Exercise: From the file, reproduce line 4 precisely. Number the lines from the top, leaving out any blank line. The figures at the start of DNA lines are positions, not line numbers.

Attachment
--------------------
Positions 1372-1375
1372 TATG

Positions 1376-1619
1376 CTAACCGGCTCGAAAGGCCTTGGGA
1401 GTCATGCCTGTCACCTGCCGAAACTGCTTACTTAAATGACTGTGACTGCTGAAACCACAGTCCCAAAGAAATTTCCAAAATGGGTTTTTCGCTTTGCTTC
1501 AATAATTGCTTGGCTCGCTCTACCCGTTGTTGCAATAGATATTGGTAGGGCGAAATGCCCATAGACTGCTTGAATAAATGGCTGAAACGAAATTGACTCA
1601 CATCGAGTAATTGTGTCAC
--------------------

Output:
1376 CTAACCGGCTCGAAAGGCCTTGGGA